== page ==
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Learning New Words, One Synapse at a Time | By Sydney Rudko

I often take the ability to learn a new word for granted. Today I was reading a book and came across the word caul (kôl). Having never encountered this word before, I looked up its definition to discover that it’s a part of the amniotic membrane enclosing a fetus, and that is it often found stuck to the child’s head after birth. Oddly enough, a few hours after reading this particular passage, I found myself unable to recall the word, despite being able to vividly recall its definition. As I both enjoy using obnoxious words, and disgusting people in the name of science, I wanted to learn more about how we learn words, and thankfully for me I didn’t have to look very far.

Researchers at the King’s College London Institute of Psychiatry have mapped the neural pathway involved in learning words and have made some amazing findings. Using function magnetic resonance imaging (fMRI), a fancy technique that allows researchers to look at areas of blood flow in the brain to detect areas of activity, researchers mapped the neural pathway required for learning new words. They found that this pathway is only found in humans, despite the fact that it has been well documented that chimps can learn words. This pathway likely explains why it is that while the average adult’s vocabulary consists of around 30,000 words, chimps struggle to learn as few as 100.

The process of learning a word is a choreographed event. The auditory region of the brain hears a word, and makes a connection to the motor regions of the brain through a specific bundle of nerve axons referred to as the arcuate fasciculus. In this way, hearing a word translates to the physicality of saying a word; the movement of your lips and tongue involved in saying the word. The researchers even found a link between the physical structure of the arcuate fasciculus, how quickly it was able to conduct and propel the electrical synapse, and a patient’s ability to recall words.

This research highlights the importance of both hearing and speaking when learning anything from the word caul (it’s very likely that because I only read the word it simply didn’t stick,) to an entirely new language. This research demonstrates the importance of speaking, articulating, and interaction in the acquisition of vocabulary. So tonight, go ahead and read this article aloud to your spouse. I guarantee you’ll learn a new word or two.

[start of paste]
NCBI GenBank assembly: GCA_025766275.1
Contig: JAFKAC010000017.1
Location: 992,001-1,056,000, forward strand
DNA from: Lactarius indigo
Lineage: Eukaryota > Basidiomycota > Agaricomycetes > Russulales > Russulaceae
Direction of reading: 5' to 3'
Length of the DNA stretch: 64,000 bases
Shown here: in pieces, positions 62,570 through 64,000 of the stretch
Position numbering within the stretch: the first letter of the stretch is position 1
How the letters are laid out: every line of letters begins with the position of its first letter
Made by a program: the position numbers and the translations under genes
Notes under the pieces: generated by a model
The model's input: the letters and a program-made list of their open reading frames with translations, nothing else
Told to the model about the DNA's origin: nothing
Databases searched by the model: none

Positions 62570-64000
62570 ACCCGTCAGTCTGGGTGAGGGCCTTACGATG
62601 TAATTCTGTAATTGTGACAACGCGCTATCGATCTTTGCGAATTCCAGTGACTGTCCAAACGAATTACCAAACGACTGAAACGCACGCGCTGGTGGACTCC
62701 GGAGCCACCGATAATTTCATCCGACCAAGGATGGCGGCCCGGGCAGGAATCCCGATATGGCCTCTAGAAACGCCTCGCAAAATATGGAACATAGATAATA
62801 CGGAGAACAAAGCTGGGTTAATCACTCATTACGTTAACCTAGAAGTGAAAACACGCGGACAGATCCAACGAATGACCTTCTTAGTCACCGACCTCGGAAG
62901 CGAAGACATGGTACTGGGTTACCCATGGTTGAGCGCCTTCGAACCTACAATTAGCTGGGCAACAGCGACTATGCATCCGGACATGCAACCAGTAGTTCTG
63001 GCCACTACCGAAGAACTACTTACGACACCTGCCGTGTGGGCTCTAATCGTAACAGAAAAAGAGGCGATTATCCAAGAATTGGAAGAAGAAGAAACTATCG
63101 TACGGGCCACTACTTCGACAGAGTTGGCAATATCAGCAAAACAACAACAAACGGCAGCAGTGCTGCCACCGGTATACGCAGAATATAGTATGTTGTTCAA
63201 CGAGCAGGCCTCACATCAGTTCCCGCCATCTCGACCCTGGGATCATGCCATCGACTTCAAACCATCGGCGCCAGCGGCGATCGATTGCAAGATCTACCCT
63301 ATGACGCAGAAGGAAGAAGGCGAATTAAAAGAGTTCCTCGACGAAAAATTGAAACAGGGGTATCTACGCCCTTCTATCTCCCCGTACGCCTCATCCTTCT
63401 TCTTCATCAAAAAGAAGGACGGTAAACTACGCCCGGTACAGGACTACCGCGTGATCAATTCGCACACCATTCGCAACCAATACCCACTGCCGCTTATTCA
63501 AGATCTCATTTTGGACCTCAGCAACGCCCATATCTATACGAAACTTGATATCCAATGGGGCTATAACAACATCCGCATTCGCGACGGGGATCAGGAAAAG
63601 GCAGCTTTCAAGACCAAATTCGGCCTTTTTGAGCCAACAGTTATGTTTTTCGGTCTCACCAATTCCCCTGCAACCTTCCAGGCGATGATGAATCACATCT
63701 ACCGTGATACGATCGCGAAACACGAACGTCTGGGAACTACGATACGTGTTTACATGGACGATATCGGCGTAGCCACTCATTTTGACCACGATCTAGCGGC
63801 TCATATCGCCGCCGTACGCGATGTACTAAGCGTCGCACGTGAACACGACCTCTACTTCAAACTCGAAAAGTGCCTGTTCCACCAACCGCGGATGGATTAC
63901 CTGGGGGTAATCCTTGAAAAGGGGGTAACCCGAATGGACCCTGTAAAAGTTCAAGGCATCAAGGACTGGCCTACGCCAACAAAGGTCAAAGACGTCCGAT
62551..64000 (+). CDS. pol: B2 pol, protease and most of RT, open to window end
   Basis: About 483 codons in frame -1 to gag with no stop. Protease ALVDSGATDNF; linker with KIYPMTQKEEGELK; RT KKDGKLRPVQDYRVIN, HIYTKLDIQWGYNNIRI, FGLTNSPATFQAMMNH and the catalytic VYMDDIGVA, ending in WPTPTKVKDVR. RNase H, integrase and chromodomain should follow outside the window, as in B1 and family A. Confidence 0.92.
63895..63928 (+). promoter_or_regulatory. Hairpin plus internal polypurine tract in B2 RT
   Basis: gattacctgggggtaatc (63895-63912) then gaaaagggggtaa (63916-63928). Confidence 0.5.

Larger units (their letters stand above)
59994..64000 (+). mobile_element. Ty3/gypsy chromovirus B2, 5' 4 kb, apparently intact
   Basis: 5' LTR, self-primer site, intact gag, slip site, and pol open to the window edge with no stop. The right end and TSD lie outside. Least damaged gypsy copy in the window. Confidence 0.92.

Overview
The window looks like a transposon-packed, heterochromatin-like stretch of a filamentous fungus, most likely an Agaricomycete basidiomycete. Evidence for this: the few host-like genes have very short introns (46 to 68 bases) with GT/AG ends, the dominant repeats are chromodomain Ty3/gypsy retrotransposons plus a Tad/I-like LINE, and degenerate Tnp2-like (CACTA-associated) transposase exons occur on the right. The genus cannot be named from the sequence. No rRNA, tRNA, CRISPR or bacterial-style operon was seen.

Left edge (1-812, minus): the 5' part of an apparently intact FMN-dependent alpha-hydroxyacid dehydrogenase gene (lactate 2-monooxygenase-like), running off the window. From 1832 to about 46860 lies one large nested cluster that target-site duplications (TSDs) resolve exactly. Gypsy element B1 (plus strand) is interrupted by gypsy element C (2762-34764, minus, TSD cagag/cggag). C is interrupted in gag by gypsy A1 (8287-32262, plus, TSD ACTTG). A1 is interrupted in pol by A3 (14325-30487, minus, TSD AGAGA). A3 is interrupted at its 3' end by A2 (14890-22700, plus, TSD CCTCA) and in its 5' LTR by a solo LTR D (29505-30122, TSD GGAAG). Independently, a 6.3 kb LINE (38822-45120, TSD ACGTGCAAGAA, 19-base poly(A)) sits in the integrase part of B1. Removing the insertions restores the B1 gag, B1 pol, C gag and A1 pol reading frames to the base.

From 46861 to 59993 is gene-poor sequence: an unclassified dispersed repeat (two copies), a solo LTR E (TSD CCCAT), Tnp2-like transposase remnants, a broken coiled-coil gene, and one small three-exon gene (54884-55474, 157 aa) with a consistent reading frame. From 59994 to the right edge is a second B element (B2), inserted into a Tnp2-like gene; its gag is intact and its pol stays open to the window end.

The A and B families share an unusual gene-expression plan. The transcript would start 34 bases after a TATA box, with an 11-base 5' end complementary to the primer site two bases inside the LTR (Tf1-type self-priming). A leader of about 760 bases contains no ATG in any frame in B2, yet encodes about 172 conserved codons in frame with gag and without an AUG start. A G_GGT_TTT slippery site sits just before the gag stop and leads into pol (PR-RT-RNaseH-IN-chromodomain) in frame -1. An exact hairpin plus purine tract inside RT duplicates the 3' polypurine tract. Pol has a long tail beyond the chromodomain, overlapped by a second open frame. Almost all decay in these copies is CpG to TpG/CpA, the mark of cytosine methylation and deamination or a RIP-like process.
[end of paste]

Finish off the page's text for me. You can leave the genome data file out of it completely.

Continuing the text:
To read the full press release, and to find a link to the PNAS paper, use this link.

 

Image CC Flickr user JD Hancock

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  • Danny

    Hmm . . . but what about people who are deaf . . .

    • Danny

      (Born deaf.)

      • Sydney

        Danny awesome question, the paper didn’t look at this, so all I can do is hypothesize here, but I would imagine there are likely more than one of these pathways. For instance, if you see a new name in a book, or see the name of a company on a billboard, those are new words and even those of us who aren’t deaf are (hopefully) able to remember them.

        I think thats would be a very cool followup question the researchers should look at, maybe there is a similar pathway through the visual cortex, or en entirely independent pathway. I would also be really interested to look at language inquisition between someone born deaf and someone who can hear. For instance does language acquisition occur at the same rate between the groups? Are the same brain structures involved, and more importantly, how could the knowledge be used to change teaching methods and aid both groups in language acquisition.